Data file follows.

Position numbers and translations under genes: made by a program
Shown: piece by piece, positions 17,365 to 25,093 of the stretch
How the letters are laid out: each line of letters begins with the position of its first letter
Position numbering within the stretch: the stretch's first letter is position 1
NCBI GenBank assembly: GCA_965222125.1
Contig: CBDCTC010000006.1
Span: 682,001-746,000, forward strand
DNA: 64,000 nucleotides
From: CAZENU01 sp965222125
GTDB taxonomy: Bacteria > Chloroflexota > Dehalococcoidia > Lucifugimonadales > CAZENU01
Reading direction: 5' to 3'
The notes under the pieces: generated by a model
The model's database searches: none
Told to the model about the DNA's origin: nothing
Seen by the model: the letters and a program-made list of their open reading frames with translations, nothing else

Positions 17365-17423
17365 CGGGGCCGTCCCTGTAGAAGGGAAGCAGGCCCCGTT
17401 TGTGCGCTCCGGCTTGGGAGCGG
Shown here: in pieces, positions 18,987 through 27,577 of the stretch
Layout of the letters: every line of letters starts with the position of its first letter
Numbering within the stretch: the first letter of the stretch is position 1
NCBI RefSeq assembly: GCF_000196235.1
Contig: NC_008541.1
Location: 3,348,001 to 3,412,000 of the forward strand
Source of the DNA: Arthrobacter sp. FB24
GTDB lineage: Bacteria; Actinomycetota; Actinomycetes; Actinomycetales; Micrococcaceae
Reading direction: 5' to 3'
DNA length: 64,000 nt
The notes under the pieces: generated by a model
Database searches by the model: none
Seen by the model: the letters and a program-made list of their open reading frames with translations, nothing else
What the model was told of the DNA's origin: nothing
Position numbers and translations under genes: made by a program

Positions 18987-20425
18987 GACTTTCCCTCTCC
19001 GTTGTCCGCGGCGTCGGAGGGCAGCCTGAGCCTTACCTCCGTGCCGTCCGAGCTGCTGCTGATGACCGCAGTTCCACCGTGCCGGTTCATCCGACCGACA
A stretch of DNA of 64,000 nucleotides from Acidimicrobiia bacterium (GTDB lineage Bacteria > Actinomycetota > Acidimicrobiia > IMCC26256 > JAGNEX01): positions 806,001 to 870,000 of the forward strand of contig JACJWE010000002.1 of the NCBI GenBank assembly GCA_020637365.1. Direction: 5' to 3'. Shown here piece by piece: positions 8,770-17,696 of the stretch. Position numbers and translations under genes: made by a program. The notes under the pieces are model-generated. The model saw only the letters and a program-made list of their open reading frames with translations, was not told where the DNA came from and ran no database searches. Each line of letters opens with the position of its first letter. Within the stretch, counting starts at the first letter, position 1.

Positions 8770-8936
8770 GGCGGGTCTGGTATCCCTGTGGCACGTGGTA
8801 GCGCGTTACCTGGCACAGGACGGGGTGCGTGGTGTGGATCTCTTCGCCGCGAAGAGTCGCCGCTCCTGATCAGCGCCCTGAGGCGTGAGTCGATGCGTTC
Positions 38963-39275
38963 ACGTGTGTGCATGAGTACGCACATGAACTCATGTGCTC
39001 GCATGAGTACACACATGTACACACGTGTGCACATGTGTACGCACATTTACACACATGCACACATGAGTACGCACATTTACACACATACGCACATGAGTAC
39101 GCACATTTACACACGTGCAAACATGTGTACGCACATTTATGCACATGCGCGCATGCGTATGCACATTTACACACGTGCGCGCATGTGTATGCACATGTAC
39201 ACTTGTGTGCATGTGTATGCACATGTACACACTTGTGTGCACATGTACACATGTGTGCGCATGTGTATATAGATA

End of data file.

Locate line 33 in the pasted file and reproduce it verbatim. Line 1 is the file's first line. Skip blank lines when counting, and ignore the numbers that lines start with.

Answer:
Position numbers and translations under genes: made by a program